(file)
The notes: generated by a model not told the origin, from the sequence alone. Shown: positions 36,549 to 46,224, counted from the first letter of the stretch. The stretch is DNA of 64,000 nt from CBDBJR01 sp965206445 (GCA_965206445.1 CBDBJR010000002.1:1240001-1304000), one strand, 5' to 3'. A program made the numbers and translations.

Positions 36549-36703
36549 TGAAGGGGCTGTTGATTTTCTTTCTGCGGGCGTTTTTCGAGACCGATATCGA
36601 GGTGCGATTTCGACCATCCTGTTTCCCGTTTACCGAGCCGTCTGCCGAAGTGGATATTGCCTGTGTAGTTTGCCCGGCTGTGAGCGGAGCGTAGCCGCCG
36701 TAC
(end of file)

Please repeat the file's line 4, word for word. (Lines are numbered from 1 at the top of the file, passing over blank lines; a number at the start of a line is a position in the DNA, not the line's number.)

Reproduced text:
36601 GGTGCGATTTCGACCATCCTGTTTCCCGTTTACCGAGCCGTCTGCCGAAGTGGATATTGCCTGTGTAGTTTGCCCGGCTGTGAGCGGAGCGTAGCCGCCG